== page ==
As a member of the United Nations Development Programme (UNDP), I am very interested in learning about emerging issues in the field of social and environmental safeguards. This is because we have observed that development activities should be a long-term commitment towards sustainable development, and that this commitment must include a precautionary approach towards developing nations, which requires a proactive response to the situation that is unfolding in developing countries.
The situation in a particular nation is complex, to say the least.
Often referred to as the Second Great Depression, this was not caused by an outside factor such as war or natural disaster, but rather a combination of social, economic and environmental factors that led to the industrialization of many nations. Today, several third world nations have emerged as major exporters of energy, minerals and agricultural products.
Of these nations, several are major contributors to global emissions, and are major beneficiaries of cheap fossil fuels that allow them to import manufactured goods, even as they export cash. For example, South Africa, Angola, the Democratic Republic of Congo, Bangladesh, and Zimbabwe are all among the major importers of energy, commodities and manufactured goods.
If it were not for the easy availability of mineral fuel supplies in Third World nations, the cost of living and maintaining standards of living would be considerably higher. In fact, energy prices in many Third World nations are now lower than in other industrialized nations. Since so many nations rely on mineral and energy resources to sell their manufactured goods, a high percentage of their profits go towards funding corruption and government cronyism.
Therefore, it is important to keep track of how social and environmental safeguards are applied in this context, and to ensure that these contributions to development are properly prioritized. There is a lot of controversy about the benefits of the Extractives Industry Remedies (EIR) programs. These types of companies benefit from enhanced access to markets, political support and subsidies, a larger share of the total value chain of production, and the benefits derived from foreign direct investment to online board meetings.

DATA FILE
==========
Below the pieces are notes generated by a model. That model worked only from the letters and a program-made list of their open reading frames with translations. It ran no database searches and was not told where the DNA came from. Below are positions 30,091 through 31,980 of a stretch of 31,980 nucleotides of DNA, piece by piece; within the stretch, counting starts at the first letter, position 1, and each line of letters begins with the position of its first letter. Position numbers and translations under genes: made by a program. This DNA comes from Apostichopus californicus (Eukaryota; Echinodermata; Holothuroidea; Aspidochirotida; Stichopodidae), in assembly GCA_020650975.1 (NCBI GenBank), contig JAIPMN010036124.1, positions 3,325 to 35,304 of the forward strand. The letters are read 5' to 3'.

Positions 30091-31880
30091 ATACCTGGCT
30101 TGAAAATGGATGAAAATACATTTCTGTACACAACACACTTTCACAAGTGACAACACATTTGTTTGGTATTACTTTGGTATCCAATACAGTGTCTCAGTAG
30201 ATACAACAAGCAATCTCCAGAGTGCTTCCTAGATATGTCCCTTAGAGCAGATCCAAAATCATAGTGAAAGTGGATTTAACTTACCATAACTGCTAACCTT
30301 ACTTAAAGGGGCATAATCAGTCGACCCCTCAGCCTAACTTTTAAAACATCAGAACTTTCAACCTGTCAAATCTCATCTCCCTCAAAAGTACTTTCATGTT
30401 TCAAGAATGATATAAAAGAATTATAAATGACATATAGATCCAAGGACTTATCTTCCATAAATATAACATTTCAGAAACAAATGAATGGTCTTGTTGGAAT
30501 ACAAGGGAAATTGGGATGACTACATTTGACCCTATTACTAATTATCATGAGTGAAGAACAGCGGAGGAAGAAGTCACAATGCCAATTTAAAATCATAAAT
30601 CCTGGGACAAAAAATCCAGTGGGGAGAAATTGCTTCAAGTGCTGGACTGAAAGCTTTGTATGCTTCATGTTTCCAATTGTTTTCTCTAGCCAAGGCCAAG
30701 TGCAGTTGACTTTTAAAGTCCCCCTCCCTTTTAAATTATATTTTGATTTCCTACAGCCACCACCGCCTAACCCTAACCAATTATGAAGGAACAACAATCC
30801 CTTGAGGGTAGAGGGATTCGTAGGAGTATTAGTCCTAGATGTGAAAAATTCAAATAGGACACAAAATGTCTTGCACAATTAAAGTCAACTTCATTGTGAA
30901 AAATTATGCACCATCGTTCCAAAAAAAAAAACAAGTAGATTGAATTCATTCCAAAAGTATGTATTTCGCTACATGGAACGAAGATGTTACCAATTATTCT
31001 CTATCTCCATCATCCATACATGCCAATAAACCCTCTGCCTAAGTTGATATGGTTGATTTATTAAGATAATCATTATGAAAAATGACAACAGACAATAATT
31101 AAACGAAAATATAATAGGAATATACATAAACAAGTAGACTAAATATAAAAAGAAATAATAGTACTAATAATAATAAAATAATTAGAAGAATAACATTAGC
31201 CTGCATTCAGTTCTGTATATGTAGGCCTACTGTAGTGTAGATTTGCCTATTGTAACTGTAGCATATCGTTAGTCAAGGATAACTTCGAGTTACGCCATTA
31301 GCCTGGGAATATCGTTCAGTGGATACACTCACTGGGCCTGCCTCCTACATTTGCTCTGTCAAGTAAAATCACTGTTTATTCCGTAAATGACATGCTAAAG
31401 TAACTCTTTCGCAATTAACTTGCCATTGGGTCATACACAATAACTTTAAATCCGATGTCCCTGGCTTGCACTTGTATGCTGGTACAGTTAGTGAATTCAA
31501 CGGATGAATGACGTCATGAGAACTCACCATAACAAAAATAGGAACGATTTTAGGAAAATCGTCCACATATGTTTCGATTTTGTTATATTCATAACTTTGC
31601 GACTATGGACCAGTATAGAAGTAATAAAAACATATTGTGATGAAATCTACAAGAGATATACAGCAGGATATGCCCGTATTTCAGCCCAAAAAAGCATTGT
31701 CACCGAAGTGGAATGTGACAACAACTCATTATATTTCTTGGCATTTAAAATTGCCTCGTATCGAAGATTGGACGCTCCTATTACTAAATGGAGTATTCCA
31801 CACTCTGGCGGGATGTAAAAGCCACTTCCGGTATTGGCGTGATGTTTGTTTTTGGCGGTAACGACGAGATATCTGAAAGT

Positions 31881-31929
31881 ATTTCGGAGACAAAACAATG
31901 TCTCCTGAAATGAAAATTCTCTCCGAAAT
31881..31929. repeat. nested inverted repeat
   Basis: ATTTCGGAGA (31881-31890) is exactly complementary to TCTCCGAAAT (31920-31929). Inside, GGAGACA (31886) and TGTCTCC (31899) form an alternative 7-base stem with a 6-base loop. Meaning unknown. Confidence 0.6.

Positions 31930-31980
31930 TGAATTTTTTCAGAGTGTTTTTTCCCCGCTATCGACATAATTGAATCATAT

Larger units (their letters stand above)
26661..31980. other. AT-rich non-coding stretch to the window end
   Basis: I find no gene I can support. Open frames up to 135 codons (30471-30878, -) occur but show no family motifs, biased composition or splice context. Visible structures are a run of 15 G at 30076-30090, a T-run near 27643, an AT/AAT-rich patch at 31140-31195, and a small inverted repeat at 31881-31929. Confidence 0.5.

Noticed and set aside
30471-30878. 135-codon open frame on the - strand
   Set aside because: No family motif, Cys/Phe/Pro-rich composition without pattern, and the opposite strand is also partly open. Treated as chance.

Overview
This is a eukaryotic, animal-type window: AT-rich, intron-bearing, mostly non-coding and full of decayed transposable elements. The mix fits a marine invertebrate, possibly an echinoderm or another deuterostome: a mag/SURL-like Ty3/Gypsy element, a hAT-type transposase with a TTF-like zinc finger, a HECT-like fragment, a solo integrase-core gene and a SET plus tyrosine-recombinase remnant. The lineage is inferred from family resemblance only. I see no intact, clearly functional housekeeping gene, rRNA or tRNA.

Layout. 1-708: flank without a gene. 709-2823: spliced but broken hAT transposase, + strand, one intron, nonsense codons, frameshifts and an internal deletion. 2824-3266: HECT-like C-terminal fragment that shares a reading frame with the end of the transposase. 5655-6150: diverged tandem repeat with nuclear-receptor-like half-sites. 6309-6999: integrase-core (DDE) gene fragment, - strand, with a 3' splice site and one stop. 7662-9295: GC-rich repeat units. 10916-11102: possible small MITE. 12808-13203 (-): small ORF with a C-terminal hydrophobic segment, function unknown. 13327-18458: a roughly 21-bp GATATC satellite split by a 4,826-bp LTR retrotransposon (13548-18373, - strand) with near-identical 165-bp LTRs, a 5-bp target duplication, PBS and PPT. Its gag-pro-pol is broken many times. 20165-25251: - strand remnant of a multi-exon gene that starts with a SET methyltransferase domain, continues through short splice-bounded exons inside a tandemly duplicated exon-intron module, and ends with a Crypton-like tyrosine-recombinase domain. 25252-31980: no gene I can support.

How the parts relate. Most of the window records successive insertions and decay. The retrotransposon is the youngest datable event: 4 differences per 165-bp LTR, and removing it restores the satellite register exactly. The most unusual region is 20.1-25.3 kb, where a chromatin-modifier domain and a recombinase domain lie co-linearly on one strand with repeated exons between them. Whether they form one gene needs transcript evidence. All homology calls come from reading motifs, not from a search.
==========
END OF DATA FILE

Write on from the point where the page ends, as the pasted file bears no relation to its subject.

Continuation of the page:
Unfortunately, EIRs are not held accountable for providing the necessary safeguards.
This means that the social and environmental safeguards are being taken advantage of and ignored.
Small-scale producers in most Third World nations also find that their profits from extractive activities are greater than the price of their raw materials. Even though the dollar value of income from this activity is limited, the income from the long-term effects on populations is substantial, and that creates a growing social and environmental risk for these governments.
There are many opportunities for governments to work together and implement effective policies, but they are often stymied by the entrenched interests that hold sway over much of the international development cooperation. This is unfortunate, because these groups profit from their attempts to block development initiatives.
Extractives industries tend to find ways to take advantage of the governments of less developed nations. They do this by co-opting their leaders, hiding behind trade unions, and by supporting a “greenwashing” campaign.
Their public relations tactics are designed to portray themselves as socially responsible, environmentally conscious and producing for the needs of the local community. In reality, they use deceptive marketing and messaging, deceitful contracts and shady business practices to attract investors while obscuring their environmental and social impacts.
The best way to safeguard social and environmental safeguards is to focus on the sources of pollution and take action. Investing in natural resources from rural communities to corporate enterprises is the best way to protect the environment and promote sustainable development.